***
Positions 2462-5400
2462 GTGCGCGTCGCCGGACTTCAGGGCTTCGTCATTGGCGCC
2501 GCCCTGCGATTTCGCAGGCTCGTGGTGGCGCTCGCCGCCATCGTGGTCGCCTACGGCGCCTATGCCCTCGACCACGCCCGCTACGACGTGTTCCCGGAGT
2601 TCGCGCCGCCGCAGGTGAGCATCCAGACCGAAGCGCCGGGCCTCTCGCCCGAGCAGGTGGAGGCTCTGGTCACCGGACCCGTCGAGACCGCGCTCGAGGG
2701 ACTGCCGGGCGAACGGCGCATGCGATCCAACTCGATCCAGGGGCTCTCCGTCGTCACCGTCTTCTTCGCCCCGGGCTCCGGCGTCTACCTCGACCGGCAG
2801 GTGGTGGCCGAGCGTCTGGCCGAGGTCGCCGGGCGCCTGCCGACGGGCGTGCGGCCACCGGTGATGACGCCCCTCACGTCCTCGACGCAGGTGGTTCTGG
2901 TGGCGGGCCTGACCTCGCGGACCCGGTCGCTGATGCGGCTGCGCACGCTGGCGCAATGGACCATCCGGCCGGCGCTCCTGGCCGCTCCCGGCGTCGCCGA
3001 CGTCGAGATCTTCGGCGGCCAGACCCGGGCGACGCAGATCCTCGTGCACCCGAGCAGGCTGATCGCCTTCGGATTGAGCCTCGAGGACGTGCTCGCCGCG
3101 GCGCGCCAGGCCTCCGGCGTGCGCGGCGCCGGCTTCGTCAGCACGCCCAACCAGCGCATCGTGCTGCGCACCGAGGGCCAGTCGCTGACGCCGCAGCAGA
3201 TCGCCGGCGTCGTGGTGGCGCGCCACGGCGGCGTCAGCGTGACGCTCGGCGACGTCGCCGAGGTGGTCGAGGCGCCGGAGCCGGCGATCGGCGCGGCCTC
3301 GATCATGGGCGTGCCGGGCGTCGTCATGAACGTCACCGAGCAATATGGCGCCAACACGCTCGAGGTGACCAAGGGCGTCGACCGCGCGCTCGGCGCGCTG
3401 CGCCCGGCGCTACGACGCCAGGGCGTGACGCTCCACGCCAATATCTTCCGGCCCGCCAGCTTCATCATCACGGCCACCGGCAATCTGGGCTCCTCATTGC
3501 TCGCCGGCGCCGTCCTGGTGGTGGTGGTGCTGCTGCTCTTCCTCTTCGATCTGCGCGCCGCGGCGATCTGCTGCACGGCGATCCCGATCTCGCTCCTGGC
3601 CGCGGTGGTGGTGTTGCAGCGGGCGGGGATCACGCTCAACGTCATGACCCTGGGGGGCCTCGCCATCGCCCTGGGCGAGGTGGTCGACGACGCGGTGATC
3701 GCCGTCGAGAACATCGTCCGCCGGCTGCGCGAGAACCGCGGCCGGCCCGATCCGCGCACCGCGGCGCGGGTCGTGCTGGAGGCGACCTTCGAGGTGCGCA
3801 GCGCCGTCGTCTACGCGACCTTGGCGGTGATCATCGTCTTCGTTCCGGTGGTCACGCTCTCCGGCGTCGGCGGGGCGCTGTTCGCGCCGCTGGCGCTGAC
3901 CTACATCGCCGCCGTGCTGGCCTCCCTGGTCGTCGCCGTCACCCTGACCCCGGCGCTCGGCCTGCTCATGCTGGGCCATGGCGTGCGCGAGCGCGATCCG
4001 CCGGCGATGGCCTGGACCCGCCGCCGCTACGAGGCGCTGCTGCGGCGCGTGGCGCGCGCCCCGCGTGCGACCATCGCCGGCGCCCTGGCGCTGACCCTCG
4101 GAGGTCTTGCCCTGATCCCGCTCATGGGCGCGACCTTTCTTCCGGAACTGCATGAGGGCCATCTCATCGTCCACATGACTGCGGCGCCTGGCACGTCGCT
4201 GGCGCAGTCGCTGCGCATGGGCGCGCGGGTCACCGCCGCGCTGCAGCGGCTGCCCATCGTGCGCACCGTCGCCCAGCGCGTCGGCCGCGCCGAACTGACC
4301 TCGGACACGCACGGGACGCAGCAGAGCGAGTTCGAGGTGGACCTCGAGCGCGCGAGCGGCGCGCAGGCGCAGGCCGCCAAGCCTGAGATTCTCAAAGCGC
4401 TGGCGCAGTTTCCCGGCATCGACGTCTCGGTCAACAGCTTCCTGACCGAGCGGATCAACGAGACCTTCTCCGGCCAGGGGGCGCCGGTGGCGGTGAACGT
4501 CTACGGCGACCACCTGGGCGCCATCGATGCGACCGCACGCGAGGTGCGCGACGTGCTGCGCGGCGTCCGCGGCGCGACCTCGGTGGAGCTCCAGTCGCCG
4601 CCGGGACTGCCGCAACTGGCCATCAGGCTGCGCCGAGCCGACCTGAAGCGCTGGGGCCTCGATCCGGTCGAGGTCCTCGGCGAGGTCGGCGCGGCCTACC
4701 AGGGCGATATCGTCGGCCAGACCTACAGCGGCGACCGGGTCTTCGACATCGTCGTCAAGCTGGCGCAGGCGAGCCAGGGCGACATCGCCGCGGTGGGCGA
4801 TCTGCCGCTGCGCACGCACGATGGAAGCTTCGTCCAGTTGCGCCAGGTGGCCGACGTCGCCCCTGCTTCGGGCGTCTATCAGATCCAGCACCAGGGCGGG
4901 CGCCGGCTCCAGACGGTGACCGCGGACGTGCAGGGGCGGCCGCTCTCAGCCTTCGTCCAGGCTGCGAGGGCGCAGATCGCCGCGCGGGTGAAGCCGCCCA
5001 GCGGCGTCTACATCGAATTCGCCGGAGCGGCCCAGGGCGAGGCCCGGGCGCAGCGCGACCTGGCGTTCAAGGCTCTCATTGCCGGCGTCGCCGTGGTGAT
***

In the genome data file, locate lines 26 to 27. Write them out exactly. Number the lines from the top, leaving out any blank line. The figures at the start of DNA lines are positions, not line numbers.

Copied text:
4801 TCTGCCGCTGCGCACGCACGATGGAAGCTTCGTCCAGTTGCGCCAGGTGGCCGACGTCGCCCCTGCTTCGGGCGTCTATCAGATCCAGCACCAGGGCGGG
4901 CGCCGGCTCCAGACGGTGACCGCGGACGTGCAGGGGCGGCCGCTCTCAGCCTTCGTCCAGGCTGCGAGGGCGCAGATCGCCGCGCGGGTGAAGCCGCCCA